What length should people gravitate towards in comparison to their conventional putter? Do the different lengths have a different target audience or is it fitting related? 

We chose to offer it in four different lengths at two degree loft increments and it was really based on some work we’ve done with tour players around the world.  Most of the U.S. PGA Tour players that were experimenting away from the Belly were trying the heavier, counterbalance at the longer lengths and leaving about 4-6 inches of shaft above the hands.  When we went to Japan, they were really into the shorter lengths and leaving about an 1-2 inches above their hands.  After watching hundreds of people try these now, it really comes down to personal preference.  The longer versions will provide a higher club MOI and offer more stability, but the feel is more foreign to people who have been putting with a conventional putter length.  If a person is moving away from an anchored putter, I recommend starting with the longer models and if you’re coming from a more traditional length, then go an inch or two longer than your standard putter.

What is the difference between the two longer versions and the two shorter versions? Are the shafts the same weight?  

The weights of the components are all different except for the head on each of the models.  The shorter versions have a 40 gram counterbalance weight in the butt of the shaft, whereas the longer versions have a 30 gram weight.  This is in part due to the weighting of the other components.  The longer version has a heavier shaft and a longer grip, so the player can grip down further.  For the shorter version, we had to design a new shaft with True Temper to  get the proper weighting we wanted.  It weighs about 20 grams more than a typical putter shaft.

Can consumers use their grip of choice? 

Absolutely.  The weight is in the butt of the shaft, so grips can be switched out freely.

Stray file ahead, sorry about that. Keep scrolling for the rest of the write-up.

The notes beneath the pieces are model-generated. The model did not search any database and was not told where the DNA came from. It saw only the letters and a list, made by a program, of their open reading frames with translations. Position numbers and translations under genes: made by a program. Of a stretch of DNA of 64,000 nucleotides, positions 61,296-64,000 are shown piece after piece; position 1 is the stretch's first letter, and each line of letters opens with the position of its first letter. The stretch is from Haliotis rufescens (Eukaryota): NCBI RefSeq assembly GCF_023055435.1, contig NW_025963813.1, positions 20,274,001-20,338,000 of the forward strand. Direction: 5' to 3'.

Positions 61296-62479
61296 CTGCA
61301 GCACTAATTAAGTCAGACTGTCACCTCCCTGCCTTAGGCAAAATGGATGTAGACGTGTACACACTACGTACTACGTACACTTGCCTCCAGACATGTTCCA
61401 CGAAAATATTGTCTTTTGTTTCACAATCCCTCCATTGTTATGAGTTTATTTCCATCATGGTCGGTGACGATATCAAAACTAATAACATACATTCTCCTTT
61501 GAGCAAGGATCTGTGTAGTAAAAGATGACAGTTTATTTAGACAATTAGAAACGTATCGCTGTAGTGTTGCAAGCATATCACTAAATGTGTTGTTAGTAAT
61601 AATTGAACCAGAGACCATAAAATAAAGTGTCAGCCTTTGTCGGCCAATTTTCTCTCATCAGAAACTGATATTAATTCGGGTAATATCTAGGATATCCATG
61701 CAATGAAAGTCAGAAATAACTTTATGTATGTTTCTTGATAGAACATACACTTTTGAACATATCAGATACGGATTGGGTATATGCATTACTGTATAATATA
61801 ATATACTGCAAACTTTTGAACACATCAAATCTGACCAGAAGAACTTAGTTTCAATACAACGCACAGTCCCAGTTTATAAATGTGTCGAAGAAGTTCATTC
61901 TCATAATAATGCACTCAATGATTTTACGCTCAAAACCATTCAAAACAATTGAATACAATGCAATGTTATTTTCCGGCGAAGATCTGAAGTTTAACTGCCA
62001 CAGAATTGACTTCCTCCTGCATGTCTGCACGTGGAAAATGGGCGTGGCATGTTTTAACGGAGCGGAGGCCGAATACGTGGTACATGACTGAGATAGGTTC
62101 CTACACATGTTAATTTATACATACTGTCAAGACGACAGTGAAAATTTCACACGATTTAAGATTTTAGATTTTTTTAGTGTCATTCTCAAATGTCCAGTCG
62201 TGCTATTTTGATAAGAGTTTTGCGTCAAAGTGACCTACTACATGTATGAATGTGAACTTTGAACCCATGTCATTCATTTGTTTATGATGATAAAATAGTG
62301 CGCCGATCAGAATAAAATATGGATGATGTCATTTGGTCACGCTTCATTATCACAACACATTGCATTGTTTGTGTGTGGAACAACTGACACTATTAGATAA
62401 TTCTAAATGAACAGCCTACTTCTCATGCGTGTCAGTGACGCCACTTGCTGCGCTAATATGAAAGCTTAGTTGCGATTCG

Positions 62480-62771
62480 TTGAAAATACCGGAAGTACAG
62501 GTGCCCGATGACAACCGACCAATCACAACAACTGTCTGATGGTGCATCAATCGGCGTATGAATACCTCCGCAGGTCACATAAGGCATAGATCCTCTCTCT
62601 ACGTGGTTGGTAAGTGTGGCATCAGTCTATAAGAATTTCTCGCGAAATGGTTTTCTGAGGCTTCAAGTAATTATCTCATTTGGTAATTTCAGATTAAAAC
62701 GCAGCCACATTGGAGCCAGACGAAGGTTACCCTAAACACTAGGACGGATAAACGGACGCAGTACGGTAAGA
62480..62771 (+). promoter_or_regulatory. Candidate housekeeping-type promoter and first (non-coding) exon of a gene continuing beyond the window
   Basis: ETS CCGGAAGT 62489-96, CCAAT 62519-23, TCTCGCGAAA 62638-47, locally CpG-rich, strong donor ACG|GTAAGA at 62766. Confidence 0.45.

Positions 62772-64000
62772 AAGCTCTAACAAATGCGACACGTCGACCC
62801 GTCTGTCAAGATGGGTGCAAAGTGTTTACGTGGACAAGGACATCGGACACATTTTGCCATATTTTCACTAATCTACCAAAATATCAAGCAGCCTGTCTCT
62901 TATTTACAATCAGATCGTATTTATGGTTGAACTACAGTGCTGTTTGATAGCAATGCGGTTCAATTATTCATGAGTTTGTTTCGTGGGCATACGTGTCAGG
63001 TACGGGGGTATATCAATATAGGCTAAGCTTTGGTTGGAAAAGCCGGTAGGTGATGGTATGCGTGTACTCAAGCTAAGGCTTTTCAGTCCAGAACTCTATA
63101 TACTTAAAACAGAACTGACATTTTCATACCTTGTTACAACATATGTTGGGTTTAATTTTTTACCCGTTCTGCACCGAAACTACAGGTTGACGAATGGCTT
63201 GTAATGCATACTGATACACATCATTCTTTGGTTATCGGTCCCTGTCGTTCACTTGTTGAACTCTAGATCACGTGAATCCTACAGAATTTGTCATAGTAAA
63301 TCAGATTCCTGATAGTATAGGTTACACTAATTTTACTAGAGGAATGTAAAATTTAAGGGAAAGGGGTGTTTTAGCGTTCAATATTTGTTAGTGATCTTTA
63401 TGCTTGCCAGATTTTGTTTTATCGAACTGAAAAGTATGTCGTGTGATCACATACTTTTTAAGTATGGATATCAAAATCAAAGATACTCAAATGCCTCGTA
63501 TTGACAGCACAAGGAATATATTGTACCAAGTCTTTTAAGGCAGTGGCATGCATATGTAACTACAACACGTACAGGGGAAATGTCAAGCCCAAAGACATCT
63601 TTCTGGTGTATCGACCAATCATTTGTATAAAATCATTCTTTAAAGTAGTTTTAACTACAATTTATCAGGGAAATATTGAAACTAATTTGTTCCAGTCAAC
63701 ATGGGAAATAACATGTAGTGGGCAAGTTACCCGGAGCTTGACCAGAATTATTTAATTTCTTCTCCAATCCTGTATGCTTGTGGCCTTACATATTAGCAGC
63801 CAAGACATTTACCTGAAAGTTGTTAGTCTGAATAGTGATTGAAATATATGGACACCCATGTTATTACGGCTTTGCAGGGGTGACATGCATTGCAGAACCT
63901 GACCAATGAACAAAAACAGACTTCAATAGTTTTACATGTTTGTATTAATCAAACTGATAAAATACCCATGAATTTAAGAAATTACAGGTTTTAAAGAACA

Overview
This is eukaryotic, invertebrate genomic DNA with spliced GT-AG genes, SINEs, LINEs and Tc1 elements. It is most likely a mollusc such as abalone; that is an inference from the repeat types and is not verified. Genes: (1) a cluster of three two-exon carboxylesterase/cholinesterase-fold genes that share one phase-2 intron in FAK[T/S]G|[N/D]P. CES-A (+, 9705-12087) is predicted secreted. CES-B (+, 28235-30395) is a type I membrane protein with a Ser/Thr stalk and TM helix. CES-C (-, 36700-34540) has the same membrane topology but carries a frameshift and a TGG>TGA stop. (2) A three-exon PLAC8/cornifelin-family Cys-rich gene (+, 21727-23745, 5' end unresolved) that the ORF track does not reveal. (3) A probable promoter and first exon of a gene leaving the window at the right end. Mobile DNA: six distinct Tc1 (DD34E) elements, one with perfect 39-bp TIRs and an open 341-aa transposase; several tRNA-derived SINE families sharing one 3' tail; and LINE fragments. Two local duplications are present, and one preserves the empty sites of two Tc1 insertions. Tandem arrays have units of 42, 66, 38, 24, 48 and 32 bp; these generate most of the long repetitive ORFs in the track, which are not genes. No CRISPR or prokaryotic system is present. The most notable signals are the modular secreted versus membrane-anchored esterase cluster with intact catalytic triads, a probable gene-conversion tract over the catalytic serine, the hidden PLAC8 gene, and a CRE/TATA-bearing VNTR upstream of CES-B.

How has Tour acceptance been? 

The tour acceptance has been good.  We’ve had so many guys adopting the Versa and White Hot Pro putters that we have some tempered expectations.  It’s a tour niche for us; however, the first week we brought a proto out at Riviera, one of the players demanded he get it, so we let him put it in play.  The first week we had full inventory on the EPGA, the putter got a win in Morocco and it was the first time the player ever put it in play.  We’ve gotten a lot of requests from some very elite PGA Tour players as well, but I’m not allowed to mention any of these names.

How do you maintain feel in such a heavy putter?

 That was the key to this whole project.  We want to make it heavier, raise the entire club’s MOI and try to engage the larger muscles in the body so that we could deliver a putter that helped cure the “Yippy” stroke.  The one thing we didn’t like about other heavy weight putters that had been on the market is that they felt so different from a standard putter.  The balance point was so high in the club that it took all the feel out of the hands.  To get the feel we wanted, we kept the balance point of the putter down towards the head, just as you’d see on a conventional putter.  People are shocked when they pick it up, because it feels heavy, but still gives a very similar sensation to a normal putter in the golfer’s hands.

Final Thoughts

If it’s stability and ultimate forgiveness you crave, the Tank may be your answer. This fresh take on the tried and true technique of back weighting comes in a package that many will find both attractive and familiar. It’s a solid option for keeping your stroke in line, without being clunky or unresponsive. For more information on the Tank putter, you can head to www.odysseygolf.com.


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Ryan Hawk
Editor and writer Ryan Hawk lives in northwestern Illinois with his fiance and son. He's been a writer for The Hackers Paradise for two years and has been involved with a number of THP events.